Tacotopia, Episode #4: Air-Dried Pork?

People — gringos, primarily — are often shocked when they order a taco in Mexico for the first time, and are presented with a tiny little affair with almost nothing on it.

“But where’s the cheese?” they say, their Baja Fresh faces in a glum state of disbelief, “Where’s the lettuce and the tomato and the sour cream and the six choices of salsa?”

Dried pork tacos

Dried pork tacos

It’s a similar conundrum to pastas in Italy, where oftentimes the best offerings are simple affairs (the famed cacio e pepe, for example) composed of just a few of the finest ingredients. I remember the first time I ordered a cheese sandwich as a boy in Paris, and was dumbfounded at the chunk of baguette that arrived with nothing more than a smear of camembert. And it was a revelation.

But back to tacos, and the here and now. Unlike our American penchant for excess, as expressed in our oversized, overstuffed idea of a taco, Mexicans like their tacos small and simple. A little bit of grilled meat, some salsa, and a sprinkle of onions and cilantro. One of my favorite tacos is machaca, the miraculous air-dried-and-then-rehydrated beef of the Mexican desert.


One day while browsing my fat Phaidon tome, “Mexico: The Cookbook,” I stumbled on a recipe for air-dried pork. Air-dried pork! Americans have a natural aversion to anything but overcooked pork, which for decades has been the prevailing wisdom and the ruination of pork. I, in recent years, have overcome this inbred prejudice and begun undercooking my pork — even serving it medium rare! But was I bold enough to actually try drying raw pork??

I was!

And thankfully so, for the air-dried pork was a world different than machaca, and was equally delicious tucked into a (tiny) tortilla, drizzled with salsa and sprinkled with a bit of onions and cilantro.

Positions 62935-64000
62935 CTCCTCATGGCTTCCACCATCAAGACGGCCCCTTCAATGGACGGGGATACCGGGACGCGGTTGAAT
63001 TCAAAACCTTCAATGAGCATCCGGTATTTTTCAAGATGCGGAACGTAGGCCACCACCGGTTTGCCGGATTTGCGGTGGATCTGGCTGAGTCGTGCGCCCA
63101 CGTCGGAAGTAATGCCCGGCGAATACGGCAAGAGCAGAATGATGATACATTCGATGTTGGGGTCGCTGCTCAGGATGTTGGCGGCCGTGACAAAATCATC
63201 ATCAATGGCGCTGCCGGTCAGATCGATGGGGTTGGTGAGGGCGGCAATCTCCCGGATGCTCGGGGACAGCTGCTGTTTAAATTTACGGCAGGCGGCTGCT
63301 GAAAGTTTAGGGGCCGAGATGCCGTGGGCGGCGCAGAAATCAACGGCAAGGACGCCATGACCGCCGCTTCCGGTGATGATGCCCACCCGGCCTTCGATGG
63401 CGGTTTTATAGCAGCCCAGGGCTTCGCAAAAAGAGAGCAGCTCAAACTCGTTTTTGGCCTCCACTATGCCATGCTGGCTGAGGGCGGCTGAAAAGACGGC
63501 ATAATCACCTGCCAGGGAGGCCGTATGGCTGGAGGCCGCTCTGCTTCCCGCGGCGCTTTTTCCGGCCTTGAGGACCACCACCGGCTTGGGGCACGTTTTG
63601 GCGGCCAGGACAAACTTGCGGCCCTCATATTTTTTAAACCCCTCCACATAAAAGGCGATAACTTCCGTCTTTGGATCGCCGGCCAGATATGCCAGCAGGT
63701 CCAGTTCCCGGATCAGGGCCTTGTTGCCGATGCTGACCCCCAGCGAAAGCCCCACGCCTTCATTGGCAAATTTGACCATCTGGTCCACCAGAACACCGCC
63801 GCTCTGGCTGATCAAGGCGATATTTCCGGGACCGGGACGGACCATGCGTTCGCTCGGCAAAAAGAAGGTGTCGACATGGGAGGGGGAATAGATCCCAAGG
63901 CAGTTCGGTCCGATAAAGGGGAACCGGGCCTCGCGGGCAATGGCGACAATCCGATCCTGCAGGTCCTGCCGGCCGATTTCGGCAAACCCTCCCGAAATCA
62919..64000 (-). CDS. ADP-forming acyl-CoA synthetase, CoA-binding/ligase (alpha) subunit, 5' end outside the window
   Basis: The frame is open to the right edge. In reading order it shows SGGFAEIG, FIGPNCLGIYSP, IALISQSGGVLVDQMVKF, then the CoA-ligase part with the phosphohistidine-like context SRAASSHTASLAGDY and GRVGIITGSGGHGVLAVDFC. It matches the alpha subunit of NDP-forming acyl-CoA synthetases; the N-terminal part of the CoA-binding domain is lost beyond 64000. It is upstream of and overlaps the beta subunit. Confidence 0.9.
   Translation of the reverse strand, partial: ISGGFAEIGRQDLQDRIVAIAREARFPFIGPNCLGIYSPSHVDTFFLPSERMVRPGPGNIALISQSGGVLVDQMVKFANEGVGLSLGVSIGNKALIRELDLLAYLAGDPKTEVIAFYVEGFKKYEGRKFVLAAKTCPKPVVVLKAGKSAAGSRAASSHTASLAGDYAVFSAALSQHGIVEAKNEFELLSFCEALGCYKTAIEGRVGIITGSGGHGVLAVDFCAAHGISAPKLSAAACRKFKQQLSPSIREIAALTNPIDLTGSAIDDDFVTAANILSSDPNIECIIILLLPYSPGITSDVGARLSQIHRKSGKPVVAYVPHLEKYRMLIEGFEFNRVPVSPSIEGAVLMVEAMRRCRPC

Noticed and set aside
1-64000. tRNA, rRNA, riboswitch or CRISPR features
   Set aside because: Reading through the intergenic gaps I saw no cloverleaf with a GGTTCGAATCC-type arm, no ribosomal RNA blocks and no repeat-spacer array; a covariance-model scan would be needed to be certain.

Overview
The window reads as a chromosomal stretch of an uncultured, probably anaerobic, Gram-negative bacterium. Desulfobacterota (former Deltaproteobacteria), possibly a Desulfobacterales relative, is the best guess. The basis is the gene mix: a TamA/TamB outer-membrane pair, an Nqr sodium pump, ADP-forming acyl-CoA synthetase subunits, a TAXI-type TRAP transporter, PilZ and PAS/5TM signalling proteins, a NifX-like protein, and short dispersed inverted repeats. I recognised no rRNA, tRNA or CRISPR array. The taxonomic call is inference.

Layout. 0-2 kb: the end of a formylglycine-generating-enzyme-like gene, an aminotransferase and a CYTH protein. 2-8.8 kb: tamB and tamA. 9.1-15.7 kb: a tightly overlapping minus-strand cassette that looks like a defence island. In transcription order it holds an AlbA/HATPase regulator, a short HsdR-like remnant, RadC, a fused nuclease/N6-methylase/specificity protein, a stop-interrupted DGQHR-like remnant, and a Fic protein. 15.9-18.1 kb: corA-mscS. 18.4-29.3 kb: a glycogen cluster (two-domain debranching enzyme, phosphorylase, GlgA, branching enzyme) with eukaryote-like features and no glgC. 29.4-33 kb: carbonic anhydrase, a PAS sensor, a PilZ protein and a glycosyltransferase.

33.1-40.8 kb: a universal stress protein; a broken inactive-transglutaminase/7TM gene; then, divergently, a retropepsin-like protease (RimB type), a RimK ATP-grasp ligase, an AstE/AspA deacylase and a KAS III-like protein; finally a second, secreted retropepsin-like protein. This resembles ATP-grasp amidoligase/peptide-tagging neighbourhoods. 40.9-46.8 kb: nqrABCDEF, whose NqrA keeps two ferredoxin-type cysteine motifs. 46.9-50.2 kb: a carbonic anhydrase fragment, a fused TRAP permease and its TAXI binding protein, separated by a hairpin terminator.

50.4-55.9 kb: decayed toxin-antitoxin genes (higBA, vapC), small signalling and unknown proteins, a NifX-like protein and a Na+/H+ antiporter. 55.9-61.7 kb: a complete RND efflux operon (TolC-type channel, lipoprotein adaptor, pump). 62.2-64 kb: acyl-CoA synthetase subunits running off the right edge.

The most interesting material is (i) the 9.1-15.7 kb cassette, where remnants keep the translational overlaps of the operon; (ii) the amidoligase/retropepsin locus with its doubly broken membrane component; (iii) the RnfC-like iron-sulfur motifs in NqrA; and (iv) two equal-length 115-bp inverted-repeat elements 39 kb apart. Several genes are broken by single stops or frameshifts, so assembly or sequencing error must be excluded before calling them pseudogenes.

Just the way this gringo likes it.

Here, then, is my recipe for air-dried pork tacos, adapted from Margarita Carrillo Arronte’s “Mexico: The Cookbook,” should you be bold enough.


*    *    *

Air-dried pork tacos
serves 4

1.5 lb. lean pork (loin, for example), sliced into 1/2-inch strips
2 cloves garlic
8 dried guajillo peppers
1 small bay leaf
1/4 tsp. oregano
1 tsp. salt
3/4 cup cider vinegar
1/4 cup salsa naranja
1/4 cup chopped white onion
1/4 cup chopped cilantro
1 tbsp. oil
12 small taco-size tortillas

Toast the chiles in a hot pan until they puff slightly.

Remove stems and seeds from chiles. Place in a blender with garlic, bay leaf, oregano, salt and cider vinegar, and puree until smooth.

Rub the meat with the chile mixture, and then place in bowl covered with plastic wrap. Refrigerate for 1-2 days, stirring occasionally.

Drain meat and place in a 150-degree oven (or food dehydrator) for 12 hours, turning occasionally, until meat is dry to the touch.

Heat a little oil in a pan over medium, and fry strips, a few minutes on each side, until beginning to brown. Set on a plate and keep in a warm oven until ready to plate. Do not clean pan.

Assemble tacos: Toast the tortillas in the pan you used to cook the pork, until golden. Set three tortillas on each of four plates. Spoon a little salsa over the center of the tortilla, top with some pork, and then sprinkle with the chopped onion and cilantro.

13 Comments (+add yours?)

  1. Cheryl "Cheffie Cooks" Wiser
    Apr 15, 2016 @ 15:30:03

    Interesting Sean-Have a great weekend.


  2. Michelle
    Apr 15, 2016 @ 15:41:35

    Pork jerky? Count me in. You know I thought I hated tacos … Until I learned they didn’t have to have gross cheese, sour cream and other such crap on them. I guess I’m not a real American. 😉


  3. Mom
    Apr 15, 2016 @ 15:41:54



  4. Leo Griffin
    Apr 15, 2016 @ 15:45:58

    Hi Sean – its been too long. I think this sounds fabulous, but my oven… not so much. I just proposed the idea by punching 150 degrees into it, and it replied “Error” and set itself to 170. I don’t think that will work because pork is ‘cooked’ at 165, right?


    • scolgin
      Apr 15, 2016 @ 15:52:28

      Far too long, Leo. You could still get away with it. I would heat the oven to 170, and then turn it off and leave the pork in the oven for a couple hours. Take it out, reheat it to 170, and repeat. The idea is to kind of dry it out a bit, not like jerky. You just want the surface dry. Miss you brother.


      • Greggie
        Apr 16, 2016 @ 01:26:05

        Oh don’t we hate technology that thinks it’s smarter than us. My old 1948 oven can be set at the temp I want but 12 hours??? Yikes!

      • scolgin
        Apr 16, 2016 @ 01:52:13

        It’s not like you have to sit there for 12 hours watching it, Gregg. You can leave it in the oven overnight. Or while you go out shopping or go to your friend’s house for a visit.

  5. heather reed
    May 06, 2016 @ 02:56:48



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